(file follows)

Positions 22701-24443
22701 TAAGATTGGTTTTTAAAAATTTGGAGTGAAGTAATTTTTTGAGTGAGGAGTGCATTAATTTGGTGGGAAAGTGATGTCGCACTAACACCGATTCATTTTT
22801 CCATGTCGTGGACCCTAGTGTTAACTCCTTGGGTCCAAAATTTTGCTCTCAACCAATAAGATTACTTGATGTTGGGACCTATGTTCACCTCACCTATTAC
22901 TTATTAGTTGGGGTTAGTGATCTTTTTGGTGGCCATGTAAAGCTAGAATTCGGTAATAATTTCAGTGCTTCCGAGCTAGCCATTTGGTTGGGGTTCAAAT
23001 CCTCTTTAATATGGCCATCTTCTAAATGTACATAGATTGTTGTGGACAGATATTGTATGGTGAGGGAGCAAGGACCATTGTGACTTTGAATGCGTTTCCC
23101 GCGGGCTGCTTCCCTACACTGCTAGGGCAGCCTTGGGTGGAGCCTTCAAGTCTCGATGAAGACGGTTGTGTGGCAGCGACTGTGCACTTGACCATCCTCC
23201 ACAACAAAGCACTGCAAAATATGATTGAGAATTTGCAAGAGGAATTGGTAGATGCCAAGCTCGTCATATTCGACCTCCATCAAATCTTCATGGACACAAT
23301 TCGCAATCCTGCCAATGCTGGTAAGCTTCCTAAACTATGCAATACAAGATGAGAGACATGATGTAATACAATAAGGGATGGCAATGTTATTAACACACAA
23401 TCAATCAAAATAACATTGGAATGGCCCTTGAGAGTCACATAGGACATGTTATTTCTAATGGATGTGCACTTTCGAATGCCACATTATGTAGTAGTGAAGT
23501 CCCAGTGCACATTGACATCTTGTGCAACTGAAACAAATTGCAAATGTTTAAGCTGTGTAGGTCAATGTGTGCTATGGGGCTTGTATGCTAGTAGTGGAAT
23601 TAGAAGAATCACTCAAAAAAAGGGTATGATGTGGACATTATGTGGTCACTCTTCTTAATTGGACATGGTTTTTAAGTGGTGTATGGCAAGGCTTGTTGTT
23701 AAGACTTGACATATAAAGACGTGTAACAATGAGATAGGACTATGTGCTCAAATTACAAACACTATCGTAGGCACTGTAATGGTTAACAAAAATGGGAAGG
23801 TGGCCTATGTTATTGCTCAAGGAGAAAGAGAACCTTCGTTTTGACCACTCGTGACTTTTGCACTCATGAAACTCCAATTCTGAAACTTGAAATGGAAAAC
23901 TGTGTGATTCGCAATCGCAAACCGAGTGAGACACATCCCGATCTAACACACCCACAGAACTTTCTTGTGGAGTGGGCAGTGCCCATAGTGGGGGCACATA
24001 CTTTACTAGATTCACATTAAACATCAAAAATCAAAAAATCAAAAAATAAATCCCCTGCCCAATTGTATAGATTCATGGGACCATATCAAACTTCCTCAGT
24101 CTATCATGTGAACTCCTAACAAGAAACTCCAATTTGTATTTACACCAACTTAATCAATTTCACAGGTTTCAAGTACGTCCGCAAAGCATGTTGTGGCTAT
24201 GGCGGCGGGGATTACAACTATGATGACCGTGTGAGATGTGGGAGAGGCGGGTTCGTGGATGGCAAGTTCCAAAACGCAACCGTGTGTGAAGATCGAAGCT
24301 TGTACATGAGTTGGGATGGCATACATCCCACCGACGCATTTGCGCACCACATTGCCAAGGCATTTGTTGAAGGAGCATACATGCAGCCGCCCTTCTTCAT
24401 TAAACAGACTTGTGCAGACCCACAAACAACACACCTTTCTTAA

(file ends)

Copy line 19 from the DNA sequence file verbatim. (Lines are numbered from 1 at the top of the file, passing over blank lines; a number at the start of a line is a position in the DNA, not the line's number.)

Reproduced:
24401 TAAACAGACTTGTGCAGACCCACAAACAACACACCTTTCTTAA